BOOK: ‘Who Do, Voodoo?’ by Rochelle Staab

I haven’t read a mystery novel in quite awhile – high fantasy and young adult tend to take up a lot of my reading time to be honest. I didn’t quite know what to expect when I received a copy of Who Do Voodoo? by Rochelle Staab. All I knew was that I do enjoy the occasional mystery and I love the topic of voodoo (or vodou).

The story is about Liz Cooper and her best (very, very best) friend in the world, Robin Bloom. An anonymous person began leaving threatening tarot cards on Robin’s door. Robin is very superstitious while Liz is not. Liz just wants to find the punk who is trying to scare her friend to death.

Liz’s pushy mother orders her to ask Nick Garfield’s help – a professor in the occult who happened to be Liz’s brother’s best friend. Of course, the sexual tension between Liz and Nick was quite obvious from the start. Kind of awkward that Liz’s cheating ex-husband is still calling her every other day. During their investigation, they pinpoint to one suspect: Sophie, a young woman who is dating Robin’s boss. Sophie might also be a New Orleans voo doo princess.

Despite all these silly instances in the story, the plot quickly turns dangerous as Robin is framed for murder. Sophie’s murder.

Excuse the cliché comment to follow but this book was seriously quite a fun ‘romp’ to read, as they say. I’ve always been a fan of mystery books written by and aimed towards women. Liz Cooper is a great character. She is not too young but not quite too old to have a little spunk as the female lead. Her friendship with Robin is relatable and realistic. She is smart and brave enough to do her own investigations after the crime took place. Despite receiving help from her romantic interest, Liz was in control throughout the book.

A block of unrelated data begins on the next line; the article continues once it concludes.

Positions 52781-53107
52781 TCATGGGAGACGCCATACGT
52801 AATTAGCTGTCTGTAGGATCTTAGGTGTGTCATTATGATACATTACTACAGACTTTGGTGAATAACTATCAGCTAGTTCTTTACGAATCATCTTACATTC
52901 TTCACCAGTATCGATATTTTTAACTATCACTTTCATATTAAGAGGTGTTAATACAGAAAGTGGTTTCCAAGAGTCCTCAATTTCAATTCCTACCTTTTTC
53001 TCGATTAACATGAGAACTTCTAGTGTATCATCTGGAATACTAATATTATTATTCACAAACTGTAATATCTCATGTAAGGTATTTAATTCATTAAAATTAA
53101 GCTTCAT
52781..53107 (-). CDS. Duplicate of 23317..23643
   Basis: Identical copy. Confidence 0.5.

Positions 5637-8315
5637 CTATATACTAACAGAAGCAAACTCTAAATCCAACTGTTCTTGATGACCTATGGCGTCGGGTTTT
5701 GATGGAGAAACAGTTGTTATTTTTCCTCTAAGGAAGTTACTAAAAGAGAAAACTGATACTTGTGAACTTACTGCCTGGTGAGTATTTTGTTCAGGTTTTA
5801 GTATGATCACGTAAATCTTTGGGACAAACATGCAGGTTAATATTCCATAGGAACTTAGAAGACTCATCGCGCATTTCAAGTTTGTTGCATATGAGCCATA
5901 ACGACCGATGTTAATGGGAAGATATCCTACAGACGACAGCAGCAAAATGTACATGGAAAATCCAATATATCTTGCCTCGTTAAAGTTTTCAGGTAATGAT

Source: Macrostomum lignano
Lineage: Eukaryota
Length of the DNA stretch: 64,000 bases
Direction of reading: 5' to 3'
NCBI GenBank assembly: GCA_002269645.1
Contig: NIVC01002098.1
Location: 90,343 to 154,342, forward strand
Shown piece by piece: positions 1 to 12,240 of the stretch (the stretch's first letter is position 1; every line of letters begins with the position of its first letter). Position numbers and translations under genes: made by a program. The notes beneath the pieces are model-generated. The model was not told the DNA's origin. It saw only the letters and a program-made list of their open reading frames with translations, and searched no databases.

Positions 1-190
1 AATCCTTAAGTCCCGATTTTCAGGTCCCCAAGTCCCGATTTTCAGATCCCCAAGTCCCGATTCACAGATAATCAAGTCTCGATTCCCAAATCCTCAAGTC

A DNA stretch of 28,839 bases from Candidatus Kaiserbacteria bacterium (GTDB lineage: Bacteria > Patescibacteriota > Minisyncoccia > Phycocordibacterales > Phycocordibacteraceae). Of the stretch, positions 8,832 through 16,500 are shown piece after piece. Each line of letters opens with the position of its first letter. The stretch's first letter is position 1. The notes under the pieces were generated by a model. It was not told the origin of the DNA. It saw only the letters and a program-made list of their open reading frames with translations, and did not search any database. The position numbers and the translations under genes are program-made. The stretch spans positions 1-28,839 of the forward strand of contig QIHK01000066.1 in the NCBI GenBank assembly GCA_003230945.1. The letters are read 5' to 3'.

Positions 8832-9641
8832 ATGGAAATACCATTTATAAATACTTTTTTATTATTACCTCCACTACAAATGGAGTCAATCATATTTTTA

I also appreciated the slight element of the supernatural thrown in. The writer, Staab, found a delicate balance of realism and the otherworldly. I think so many people experience things in their lives that can either be explained logically… or it can be taken as some thing much more mysterious than we are capable of really understanding. Voo doo is a great example of this type of supernatural phenomenon. Staab wrote about the voodoo culture in a way that respected its history and she did not make it sound ridiculous. Although Liz was a skeptic from the beginning, Staab guided Liz in the story until she experienced and met the people of a culture she had written off as something ‘not real’ in her mind. Liz represented the skeptics who learned that voo doo was more than just a silly tourist trap in New Orleans. It had a deep cultural and historical background that deserved to be noticed and understood.

Overall, I really liked the book and I think it’s a good mystery. It even took me awhile to pinpoint the real killer. Staab did a great job throwing the readers off towards other suspects but made sure that the reasoning behind the real murderer was believable.

Visit the author’s website at

Follow the Space Pirate Queen on twitter @punkagogo.

Related Posts with Thumbnails